Page last updated at 17:28 GMT, Wednesday, 8 October 2008 18:28 UK

'Way ahead' agreed on books sale

The council says the sale proceeds will go back into library services

Organisations involved in plans to sell some of Wales' oldest and rarest books say they have "agreed a way ahead".

Cardiff council proposals to sell up to 18,000 items eventually have provoked calls by one group to halt the sale "of some of Wales' greatest treasures".

After a "positive meeting" several organisations have now agreed to identify which should be kept in Wales.

The heritage minister said it would mean "important cultural and historical items are not lost to Wales".

The council had earlier removed 32 books from the auction it is planning, and has said all the money the sale generates will go back into the city's library service.

But the group which opposes it, Cardiff Heritage Friends, has claimed the council should be "exploiting" its assets rather than selling them, to "enhance Cardiff's prestige as a city of culture and learning".

The organisations which met to discuss the sale are Cardiff council, Cardiff University, the National Library of Wales and Glamorgan Record Office.

In a statement, they said they had "agreed that they would work together to identify which items from the collection should be recommended to be retained in Wales.

"Specialist expert support will be provided, including specialist advice from the National Library of Wales and Glamorgan Record Office.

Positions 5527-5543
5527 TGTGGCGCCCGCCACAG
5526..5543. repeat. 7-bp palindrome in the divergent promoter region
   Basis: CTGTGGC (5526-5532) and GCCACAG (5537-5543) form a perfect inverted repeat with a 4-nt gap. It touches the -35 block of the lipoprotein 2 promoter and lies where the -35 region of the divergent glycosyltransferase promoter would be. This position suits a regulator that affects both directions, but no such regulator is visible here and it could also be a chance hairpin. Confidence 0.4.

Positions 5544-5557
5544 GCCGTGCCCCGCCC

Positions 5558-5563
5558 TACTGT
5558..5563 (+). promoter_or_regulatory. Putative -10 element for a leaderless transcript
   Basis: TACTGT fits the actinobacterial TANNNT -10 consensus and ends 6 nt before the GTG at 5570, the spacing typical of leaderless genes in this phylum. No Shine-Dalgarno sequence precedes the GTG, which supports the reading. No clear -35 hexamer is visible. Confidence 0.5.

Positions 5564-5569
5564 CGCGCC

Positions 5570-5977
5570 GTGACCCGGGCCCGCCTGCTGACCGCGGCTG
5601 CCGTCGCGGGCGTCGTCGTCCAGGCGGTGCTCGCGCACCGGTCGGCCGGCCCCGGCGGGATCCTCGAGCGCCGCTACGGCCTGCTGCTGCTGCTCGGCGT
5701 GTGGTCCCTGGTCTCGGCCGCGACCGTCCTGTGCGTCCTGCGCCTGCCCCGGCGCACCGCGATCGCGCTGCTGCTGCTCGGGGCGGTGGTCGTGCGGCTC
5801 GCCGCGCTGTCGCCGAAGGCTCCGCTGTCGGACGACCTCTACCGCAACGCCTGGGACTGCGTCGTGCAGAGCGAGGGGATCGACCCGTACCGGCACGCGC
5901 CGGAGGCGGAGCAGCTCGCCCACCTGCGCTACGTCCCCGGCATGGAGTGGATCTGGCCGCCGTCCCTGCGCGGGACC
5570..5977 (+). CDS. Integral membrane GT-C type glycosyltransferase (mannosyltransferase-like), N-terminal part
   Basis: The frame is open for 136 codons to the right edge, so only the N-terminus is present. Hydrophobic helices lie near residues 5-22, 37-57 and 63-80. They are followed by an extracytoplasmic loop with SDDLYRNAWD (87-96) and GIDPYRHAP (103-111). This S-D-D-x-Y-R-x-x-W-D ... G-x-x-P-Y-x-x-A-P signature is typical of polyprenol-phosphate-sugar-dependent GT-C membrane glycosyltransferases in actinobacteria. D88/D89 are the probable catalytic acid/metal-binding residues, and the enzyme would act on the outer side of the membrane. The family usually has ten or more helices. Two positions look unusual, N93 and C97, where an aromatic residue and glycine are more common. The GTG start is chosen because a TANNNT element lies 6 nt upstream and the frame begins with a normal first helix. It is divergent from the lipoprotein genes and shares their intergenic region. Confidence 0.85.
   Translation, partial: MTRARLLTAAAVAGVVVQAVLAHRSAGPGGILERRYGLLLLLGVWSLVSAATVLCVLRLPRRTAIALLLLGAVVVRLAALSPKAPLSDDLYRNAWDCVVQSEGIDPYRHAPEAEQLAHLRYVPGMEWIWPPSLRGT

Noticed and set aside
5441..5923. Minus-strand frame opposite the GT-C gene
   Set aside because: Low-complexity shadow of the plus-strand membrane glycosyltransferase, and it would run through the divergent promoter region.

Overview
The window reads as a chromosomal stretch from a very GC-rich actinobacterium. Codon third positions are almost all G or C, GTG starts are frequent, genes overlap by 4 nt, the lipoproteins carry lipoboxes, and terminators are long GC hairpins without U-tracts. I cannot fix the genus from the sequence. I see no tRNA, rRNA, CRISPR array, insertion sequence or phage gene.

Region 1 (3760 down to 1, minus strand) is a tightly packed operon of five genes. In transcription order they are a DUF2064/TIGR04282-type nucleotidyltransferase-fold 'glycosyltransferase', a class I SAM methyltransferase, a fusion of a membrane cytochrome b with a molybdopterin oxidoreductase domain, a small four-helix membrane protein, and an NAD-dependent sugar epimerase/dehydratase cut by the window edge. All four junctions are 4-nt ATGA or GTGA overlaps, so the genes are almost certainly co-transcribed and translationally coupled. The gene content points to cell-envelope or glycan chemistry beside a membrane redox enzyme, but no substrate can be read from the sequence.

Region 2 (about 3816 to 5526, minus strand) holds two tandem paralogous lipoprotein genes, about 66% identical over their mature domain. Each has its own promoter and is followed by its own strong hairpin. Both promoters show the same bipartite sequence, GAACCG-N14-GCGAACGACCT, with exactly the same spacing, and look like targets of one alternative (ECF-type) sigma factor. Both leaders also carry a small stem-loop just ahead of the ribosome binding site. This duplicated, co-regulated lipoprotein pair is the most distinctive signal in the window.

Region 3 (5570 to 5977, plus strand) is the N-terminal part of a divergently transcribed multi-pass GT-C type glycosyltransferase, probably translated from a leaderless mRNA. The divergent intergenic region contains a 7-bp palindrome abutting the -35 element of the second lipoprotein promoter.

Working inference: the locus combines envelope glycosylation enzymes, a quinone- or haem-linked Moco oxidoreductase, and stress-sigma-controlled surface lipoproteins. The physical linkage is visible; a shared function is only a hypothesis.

"All parties recognised Cardiff council's desire to invest in an improved library."

Alun Ffred Jones, the Welsh Assembly Government heritage minister, said: "I'm pleased that the parties involved have been able to agree a way forward and I look forward to the establishment of a partnership which can provide advice to Cardiff council so that important cultural and historical items are not lost to Wales."

Nigel Howells, the council's executive member for sport, leisure and culture, said: "The key outcome we wanted was to find a way forward that allowed us to invest in the public library service through the auction of some items.

"It is doubly pleasing that we have agreed a way forward in partnership that allows for important items to be retained in Wales".

The organisations will meet again for more discussion in greater detail.

Fight to stop rare books sell-off
02 Sep 08 |  South East Wales
Rare atlas auctioned for 670,000
15 Mar 07 |  Bradford
Rare maps chart England's history
28 Feb 07 |  Bradford
Old atlases fetch 6m at auction
18 Oct 05 |  Oxfordshire
Lord auctions atlases after blaze
31 May 05 |  Oxfordshire

The BBC is not responsible for the content of external internet sites

Has China's housing bubble burst?
How the world's oldest clove tree defied an empire
Why Royal Ballet principal Sergei Polunin quit


Sign in

BBC navigation

Copyright © 2019 BBC. The BBC is not responsible for the content of external sites. Read more.

This page is best viewed in an up-to-date web browser with style sheets (CSS) enabled. While you will be able to view the content of this page in your current browser, you will not be able to get the full visual experience. Please consider upgrading your browser software or enabling style sheets (CSS) if you are able to do so.

Americas Africa Europe Middle East South Asia Asia Pacific